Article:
When higher levels of government find themselves gridlocked, city mayors often step in. After a long era of austerity and federal- and state- level
obstructionism, now-booming urban cores have turned to experimenting with private capital when they pursue experimental urban projects. This phenomenon has resulted in projects like the High Line in New York City as well as the current expansion to SFMOMA previewed in this issue. These grand urban gestures aim to rebrand neighborhoods through the activation of shared open space, space that is funded by a variety of business interests aimed at reaching the pocketbooks of an ever more urban-minded consumer.
This also leads to projects like FaB Park in Los Angeles, a two-acre programmed public park planned at the intersections of First and Broadway across the street from LA’s historic City Hall and beside Rios Clementi Hale’s lauded Grand Park. The City of Angeles recently released finalists from the invited competition aimed at designing the park, with Mia Lehrer (in collaboration with OMA), Eric Owen Moss, AECOM, Brooks+Scarpa, and Bay Area landscape architect Walter Hood going head-to-head. The proposals are impressive in their complexity and specificity, with various approaches taken to fulfilling the city’s desire for a Millennium Park-style addition to Los Angeles’s kit of New Urbanist ephemera. As a result, the proposals suffer under the yoke of being designed through a game of Mad Libs: Urban Park Edition, such as the FaB brief:
Every (urban) park needs a large (sculptural component) containing a (restaurant), plus space to (exhibit) works of (art) and (architecture), all of which are (shaded) by giant (fake trees) because we’re in (Los Angeles).
This is a great model for a park, but can only work as part of a larger system of equivalent parks spread out across L.A.’s reaches because of its low-slung, monocultural expanse. FaB park should be the first in a new city-wide parks system that blends nature, leisure, and retail in diverse, exciting ways. I can imagine neighborhood identities coalescing around such spaces, such that taking a trip to any park would yield a unique experience. This emerald tapestry should allow already territorial neighborhoods to take control of new patches of open space and control their respective architectural manifestation. The sticky situations that result from the ensuing tensions over public and private spheres would play out over the space of the city, with local solutions, and appropriate responses, creating a vehicle for the ongoing critical debate over the nature of the city here.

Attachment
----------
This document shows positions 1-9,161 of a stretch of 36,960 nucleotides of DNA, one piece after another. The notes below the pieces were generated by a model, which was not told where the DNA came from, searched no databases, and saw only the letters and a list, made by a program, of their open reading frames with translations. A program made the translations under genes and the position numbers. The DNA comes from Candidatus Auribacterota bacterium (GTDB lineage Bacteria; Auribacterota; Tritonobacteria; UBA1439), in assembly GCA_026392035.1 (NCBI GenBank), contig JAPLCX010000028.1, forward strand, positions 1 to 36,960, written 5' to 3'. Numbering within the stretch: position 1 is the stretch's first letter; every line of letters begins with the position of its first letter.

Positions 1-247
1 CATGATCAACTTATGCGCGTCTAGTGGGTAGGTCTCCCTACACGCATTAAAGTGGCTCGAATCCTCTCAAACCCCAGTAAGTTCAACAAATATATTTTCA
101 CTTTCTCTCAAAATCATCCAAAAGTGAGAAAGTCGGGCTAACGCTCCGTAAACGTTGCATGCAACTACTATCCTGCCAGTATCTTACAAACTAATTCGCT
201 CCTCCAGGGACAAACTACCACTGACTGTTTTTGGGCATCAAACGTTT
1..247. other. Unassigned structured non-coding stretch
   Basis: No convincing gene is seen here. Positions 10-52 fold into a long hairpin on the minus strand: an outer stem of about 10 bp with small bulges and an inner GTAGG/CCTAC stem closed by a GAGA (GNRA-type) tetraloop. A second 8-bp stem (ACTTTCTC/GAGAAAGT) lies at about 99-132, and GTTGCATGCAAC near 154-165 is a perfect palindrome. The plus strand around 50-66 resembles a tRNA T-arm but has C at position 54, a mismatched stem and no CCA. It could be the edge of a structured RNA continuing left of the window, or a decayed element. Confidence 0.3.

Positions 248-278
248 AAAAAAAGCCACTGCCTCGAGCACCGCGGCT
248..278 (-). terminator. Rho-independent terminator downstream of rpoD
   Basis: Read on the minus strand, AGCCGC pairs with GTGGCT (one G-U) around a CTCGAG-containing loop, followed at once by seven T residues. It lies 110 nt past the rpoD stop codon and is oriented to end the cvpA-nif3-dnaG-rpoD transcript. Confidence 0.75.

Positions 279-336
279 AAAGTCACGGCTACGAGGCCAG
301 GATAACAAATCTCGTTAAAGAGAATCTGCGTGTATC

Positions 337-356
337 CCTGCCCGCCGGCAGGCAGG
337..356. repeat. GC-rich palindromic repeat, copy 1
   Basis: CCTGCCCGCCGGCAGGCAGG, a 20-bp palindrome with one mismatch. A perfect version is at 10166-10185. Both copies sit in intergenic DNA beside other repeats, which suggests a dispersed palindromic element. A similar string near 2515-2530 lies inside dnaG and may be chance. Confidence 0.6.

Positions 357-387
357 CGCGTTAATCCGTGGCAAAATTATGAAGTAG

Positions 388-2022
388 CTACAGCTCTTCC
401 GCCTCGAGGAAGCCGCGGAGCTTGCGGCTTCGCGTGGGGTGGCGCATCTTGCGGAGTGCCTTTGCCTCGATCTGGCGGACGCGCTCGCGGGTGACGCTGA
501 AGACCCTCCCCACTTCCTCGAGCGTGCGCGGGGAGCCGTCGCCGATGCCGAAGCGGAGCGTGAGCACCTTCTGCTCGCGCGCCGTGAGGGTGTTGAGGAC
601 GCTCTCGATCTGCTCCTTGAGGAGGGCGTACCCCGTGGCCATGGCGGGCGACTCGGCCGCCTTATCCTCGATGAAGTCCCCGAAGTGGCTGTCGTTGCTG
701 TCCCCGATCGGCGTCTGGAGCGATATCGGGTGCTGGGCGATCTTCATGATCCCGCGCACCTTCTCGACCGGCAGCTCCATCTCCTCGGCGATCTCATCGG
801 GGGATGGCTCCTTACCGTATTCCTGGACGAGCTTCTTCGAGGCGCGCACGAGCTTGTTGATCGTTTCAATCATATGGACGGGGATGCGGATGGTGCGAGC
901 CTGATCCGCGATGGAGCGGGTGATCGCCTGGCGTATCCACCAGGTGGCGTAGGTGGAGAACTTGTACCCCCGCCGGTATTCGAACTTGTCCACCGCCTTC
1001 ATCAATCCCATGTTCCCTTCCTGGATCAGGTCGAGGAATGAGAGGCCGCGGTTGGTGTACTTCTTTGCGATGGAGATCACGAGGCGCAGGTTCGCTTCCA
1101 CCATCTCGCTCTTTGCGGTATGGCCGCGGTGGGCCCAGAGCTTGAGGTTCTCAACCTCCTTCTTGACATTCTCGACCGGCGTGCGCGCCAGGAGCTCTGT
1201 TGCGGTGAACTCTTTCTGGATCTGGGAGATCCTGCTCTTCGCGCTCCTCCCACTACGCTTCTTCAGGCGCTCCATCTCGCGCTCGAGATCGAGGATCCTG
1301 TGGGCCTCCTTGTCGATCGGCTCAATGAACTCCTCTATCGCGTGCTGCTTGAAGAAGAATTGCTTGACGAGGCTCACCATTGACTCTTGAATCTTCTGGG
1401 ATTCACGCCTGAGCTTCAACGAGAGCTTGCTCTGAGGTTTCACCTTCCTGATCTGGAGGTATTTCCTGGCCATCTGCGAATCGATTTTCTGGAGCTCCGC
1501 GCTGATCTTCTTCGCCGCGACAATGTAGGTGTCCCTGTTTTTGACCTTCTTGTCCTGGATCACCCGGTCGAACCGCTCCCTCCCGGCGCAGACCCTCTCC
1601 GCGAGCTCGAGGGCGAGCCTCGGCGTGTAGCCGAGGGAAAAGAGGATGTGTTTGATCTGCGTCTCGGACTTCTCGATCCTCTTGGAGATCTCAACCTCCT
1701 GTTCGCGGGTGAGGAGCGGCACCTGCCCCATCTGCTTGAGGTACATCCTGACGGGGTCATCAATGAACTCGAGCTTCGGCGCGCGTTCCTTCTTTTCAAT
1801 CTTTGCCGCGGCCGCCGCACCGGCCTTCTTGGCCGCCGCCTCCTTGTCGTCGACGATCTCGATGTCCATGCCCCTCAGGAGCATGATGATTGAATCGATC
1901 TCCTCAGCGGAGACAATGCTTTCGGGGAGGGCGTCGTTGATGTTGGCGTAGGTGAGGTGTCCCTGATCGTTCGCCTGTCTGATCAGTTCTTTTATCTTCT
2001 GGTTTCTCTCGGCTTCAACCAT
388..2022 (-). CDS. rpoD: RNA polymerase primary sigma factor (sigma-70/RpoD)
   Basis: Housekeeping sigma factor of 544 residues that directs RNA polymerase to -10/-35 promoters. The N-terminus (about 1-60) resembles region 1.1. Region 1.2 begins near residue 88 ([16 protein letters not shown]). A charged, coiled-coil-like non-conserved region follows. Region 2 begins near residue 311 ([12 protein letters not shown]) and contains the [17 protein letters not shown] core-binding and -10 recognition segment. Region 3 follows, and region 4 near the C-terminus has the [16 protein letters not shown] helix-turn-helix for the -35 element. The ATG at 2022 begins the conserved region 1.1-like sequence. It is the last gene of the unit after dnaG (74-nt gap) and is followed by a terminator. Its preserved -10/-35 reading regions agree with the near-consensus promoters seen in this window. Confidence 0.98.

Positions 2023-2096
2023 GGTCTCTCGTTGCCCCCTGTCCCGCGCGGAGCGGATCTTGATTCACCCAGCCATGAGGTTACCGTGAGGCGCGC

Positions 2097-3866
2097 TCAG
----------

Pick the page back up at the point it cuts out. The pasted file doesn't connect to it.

The problem is that FaB Park is a one-off scheme; one park with a bad name and a misguided vision.
The competition neither fulfills its own mandate for producing “distinctive design approaches” for urban parks nor does it take the notion that economic self-determination makes good public space to a logical end. For one, a 200 seat restaurant component is simply far too big and can only result in another foothold for expensive taste and conspicuous consumption in a site defined by cultural and civic symbolism. Danny Meyer’s success with Shake Shack in Madison Square Park is an easy precedent to reach for, except Meyer’s stand, a 400 square foot shed in a 6.5-acre park, is very different from the proposed 8,500 plus square foot structures for FaB Park’s two-acre site. Call me old-fashioned, but isn’t it obscene to designate this swatch
as a pleasure palace?
Here’s a better plan: plant groves of trees in a grid across the site. Populate these groves with a mix of native and adopted trees, the requirement being that their water use be moderate and that they grow tall. That’s it. LA will then have a place for solemn reflection and politicking in the shadow of City hall, an unprogrammed public space that blends the Tuleries in Paris with Berlin’s Under-Den-Linden.
We can shop in any part of the city. What is being proposed here is just another New Urbanist knock-off. We might as well just follow a more traditional path and go full Victorian.